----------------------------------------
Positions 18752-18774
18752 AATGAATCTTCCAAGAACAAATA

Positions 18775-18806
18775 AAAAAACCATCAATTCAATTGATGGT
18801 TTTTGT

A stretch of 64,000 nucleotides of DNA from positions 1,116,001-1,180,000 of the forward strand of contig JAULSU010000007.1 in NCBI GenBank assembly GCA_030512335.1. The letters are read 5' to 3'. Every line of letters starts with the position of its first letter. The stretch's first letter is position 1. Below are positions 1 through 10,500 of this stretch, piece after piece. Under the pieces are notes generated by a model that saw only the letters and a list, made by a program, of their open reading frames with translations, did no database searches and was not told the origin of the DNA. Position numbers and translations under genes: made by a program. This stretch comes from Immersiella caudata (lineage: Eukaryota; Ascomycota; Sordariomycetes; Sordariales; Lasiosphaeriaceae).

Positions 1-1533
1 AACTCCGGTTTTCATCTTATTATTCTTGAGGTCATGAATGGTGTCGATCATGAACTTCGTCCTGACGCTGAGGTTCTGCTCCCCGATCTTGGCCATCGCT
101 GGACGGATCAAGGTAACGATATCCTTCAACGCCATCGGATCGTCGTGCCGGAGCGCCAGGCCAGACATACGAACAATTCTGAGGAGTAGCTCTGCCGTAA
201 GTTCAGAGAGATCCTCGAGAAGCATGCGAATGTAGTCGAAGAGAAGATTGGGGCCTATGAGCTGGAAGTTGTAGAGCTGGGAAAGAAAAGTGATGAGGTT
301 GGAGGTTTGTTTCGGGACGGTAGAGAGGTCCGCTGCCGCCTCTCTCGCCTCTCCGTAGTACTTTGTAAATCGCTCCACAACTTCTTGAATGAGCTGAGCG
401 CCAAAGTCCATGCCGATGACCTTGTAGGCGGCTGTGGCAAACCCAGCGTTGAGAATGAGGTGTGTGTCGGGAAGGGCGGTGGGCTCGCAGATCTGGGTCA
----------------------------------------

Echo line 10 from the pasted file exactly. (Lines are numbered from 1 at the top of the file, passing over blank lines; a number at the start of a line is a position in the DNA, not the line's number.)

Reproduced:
201 GTTCAGAGAGATCCTCGAGAAGCATGCGAATGTAGTCGAAGAGAAGATTGGGGCCTATGAGCTGGAAGTTGTAGAGCTGGGAAAGAAAAGTGATGAGGTT